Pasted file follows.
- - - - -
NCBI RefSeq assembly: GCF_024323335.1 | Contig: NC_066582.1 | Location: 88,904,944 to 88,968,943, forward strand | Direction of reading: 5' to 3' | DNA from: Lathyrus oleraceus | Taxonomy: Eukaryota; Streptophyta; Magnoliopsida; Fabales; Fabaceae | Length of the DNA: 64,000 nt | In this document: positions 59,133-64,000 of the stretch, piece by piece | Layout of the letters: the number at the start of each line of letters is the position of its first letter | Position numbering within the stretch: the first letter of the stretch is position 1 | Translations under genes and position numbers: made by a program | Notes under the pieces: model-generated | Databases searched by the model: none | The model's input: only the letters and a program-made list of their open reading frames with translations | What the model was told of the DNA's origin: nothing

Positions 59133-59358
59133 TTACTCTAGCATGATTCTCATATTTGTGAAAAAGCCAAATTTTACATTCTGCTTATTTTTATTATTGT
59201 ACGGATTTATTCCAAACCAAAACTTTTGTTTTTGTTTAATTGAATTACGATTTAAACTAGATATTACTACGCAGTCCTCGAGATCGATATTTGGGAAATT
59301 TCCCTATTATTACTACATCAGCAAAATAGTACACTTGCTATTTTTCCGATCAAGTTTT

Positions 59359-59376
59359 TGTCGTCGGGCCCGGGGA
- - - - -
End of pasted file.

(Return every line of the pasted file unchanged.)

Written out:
NCBI RefSeq assembly: GCF_024323335.1 | Contig: NC_066582.1 | Location: 88,904,944 to 88,968,943, forward strand | Direction of reading: 5' to 3' | DNA from: Lathyrus oleraceus | Taxonomy: Eukaryota; Streptophyta; Magnoliopsida; Fabales; Fabaceae | Length of the DNA: 64,000 nt | In this document: positions 59,133-64,000 of the stretch, piece by piece | Layout of the letters: the number at the start of each line of letters is the position of its first letter | Position numbering within the stretch: the first letter of the stretch is position 1 | Translations under genes and position numbers: made by a program | Notes under the pieces: model-generated | Databases searched by the model: none | The model's input: only the letters and a program-made list of their open reading frames with translations | What the model was told of the DNA's origin: nothing

Positions 59133-59358
59133 TTACTCTAGCATGATTCTCATATTTGTGAAAAAGCCAAATTTTACATTCTGCTTATTTTTATTATTGT
59201 ACGGATTTATTCCAAACCAAAACTTTTGTTTTTGTTTAATTGAATTACGATTTAAACTAGATATTACTACGCAGTCCTCGAGATCGATATTTGGGAAATT
59301 TCCCTATTATTACTACATCAGCAAAATAGTACACTTGCTATTTTTCCGATCAAGTTTT

Positions 59359-59376
59359 TGTCGTCGGGCCCGGGGA